Strengthening post-harvest infrastructure: Being one of the largest food producers, India’s food wastage is monumental. Every year, India faces post-harvest losses to the tunes of 10–25 per cent in perishable foods (milk, fish, and eggs) and up to 30–40 per cent in fruits and vegetables. While enough storage facilities are available for food grains under Food Corporation of India and state warehouses, dedicated efforts are needed to build the cold storage network in the country.

The government can look at incentivizing micro-cold storage solutions to reduce on-farm/ farm-gate losses and setting up multi-commodity cooling centers to facilitate effective utilization. Also, an integrated warehousing system enabled via technology, sensors, etc. can help manage the available storage space better, track availability as well as monitor stored produce for damages more efficiently.

The Agriculture Infrastructure Fund (AIF), Mission on Integrated Development of Horticulture (MIDH) schemes are being run to solve for some of this post-harvest infrastructure requirement in the country. However, the low uptake of Agriculture Infrastructure Fund (AIF) suggests a need to revisit the provisions under AIF and similar schemes to make them more attractive for private participation.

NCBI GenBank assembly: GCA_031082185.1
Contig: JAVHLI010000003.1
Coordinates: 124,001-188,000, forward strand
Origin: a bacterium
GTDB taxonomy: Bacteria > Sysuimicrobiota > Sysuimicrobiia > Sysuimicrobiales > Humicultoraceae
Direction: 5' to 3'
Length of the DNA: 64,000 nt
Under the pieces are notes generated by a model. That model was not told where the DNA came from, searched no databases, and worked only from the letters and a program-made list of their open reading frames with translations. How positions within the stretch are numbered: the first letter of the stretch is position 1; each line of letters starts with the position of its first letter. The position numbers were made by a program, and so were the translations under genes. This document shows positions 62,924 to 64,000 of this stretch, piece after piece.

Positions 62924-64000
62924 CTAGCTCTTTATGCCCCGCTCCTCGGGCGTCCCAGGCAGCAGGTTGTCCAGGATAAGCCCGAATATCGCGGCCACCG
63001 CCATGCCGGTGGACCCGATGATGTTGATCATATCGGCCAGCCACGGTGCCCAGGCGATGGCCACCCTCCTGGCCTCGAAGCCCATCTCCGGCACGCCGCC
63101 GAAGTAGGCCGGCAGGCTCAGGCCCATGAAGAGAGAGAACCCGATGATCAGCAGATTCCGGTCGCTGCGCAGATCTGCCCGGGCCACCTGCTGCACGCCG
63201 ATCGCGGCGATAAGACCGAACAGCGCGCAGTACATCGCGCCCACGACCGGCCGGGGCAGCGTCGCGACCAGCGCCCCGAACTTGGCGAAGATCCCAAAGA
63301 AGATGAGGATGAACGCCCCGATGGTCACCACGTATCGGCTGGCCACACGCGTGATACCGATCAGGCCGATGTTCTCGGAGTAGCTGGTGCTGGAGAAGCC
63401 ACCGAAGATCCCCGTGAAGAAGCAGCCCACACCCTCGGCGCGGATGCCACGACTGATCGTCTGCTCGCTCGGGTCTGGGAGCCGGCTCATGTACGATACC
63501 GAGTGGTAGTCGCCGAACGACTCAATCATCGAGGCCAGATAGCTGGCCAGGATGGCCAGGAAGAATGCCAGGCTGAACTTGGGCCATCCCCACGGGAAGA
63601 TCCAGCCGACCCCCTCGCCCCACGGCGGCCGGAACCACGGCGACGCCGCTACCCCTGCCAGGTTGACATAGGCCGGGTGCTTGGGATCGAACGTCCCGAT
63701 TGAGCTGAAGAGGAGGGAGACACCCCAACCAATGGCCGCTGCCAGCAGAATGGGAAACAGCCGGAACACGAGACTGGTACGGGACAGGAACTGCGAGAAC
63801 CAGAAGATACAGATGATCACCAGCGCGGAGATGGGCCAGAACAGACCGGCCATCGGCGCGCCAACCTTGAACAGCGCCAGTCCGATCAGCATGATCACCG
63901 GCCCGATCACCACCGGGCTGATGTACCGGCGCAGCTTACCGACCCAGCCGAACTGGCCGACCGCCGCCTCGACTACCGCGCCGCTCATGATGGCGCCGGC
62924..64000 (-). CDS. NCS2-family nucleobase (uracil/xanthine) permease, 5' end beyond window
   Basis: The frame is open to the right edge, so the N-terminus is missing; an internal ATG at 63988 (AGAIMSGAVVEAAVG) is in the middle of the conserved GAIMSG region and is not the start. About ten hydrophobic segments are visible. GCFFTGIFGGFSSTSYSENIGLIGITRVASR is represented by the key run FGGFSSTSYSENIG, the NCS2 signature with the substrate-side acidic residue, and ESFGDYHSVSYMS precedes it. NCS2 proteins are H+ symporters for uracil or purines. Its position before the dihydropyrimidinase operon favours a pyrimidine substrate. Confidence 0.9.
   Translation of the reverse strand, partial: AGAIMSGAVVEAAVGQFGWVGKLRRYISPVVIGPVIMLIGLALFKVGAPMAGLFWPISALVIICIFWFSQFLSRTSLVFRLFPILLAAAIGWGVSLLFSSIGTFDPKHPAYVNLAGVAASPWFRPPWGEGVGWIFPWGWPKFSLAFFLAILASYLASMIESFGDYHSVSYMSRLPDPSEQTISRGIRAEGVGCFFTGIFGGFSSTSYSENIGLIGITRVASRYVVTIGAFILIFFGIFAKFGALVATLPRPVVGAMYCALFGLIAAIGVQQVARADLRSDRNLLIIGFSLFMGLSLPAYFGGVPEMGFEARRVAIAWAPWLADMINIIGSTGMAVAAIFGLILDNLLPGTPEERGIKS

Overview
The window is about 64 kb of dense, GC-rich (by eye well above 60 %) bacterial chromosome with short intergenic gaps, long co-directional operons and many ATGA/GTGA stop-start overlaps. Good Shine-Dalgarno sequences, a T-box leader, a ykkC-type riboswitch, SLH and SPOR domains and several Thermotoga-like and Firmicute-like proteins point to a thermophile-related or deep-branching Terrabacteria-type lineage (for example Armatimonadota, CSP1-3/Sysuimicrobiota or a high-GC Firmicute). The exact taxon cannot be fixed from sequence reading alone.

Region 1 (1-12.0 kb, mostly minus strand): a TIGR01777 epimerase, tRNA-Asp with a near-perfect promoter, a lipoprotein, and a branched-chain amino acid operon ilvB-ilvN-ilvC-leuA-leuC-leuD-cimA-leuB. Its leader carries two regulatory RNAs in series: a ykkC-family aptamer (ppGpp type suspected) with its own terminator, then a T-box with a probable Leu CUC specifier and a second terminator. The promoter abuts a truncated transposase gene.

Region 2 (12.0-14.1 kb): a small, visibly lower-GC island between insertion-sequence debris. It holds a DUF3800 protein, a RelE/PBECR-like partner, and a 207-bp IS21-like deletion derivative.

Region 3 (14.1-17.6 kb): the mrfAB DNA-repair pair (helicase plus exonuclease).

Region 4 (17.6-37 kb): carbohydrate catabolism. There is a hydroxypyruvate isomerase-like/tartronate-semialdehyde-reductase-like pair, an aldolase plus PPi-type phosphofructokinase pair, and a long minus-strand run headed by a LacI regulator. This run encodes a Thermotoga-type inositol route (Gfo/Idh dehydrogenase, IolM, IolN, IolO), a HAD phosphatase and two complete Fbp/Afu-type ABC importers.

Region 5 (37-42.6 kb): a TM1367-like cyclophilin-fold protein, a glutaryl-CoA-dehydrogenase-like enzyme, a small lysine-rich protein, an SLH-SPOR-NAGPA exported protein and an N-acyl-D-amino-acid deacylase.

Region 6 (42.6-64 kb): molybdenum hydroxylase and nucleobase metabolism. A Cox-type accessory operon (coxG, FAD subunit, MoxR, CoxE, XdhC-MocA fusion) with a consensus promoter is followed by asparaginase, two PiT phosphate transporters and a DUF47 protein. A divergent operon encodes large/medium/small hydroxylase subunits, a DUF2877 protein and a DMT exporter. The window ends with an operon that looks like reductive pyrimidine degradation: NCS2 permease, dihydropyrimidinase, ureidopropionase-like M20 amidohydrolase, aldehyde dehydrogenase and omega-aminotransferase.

Facilitating exports: With growing agriculture exports from India, that reached $53 billion in FY2023, there is a need to focus on strengthening the support infrastructure to make exporting easier for producers and exporters.  

Government should introduce measures to expand the network of export facilitation centers and testing labs to support adherence to global quality standards as well as improving the affordability of exports through roadways, railways and airways through dedicated incentives.

Promoting growth in allied sectors: India is the largest producer of milk in the world with a share of 25 per cent. Though there has been a 60 per cent increase in production between 2014-15 to 2022-23, small farmers still struggle with low productivity per animal. Policy measures are needed to enable supply of quality feed and fodder, sanitation and veterinary care.

It also important that government takes efforts to make inputs more affordable and increase reach of marketing channels to farms not covered by the cooperative sector. In fisheries, along with the Pradhan Mantri Matsya Sampada Yojana (PMMSY), it is required that extension is improved to promote scalable best practices. Government should take steps to reduce cost of artificial feed, support access to subsidized electricity and post-harvest infrastructure.

The proposed initiatives aim to empower farmers by reducing their costs through infrastructure support and incentives, improve farmers’ productivity as well as produce quality through technology integration and ultimately enhance farm incomes through improved market access and exports. They also aim to increase participation of private players in the agriculture ecosystem and facilitate knowledge, skill and capability transfer to develop a resilient, tech-enabled, agriculture ecosystem.

(The author is Partner and Consumer Products & Retail sector Leader at Deloitte India)

(The views belong solely to the author.)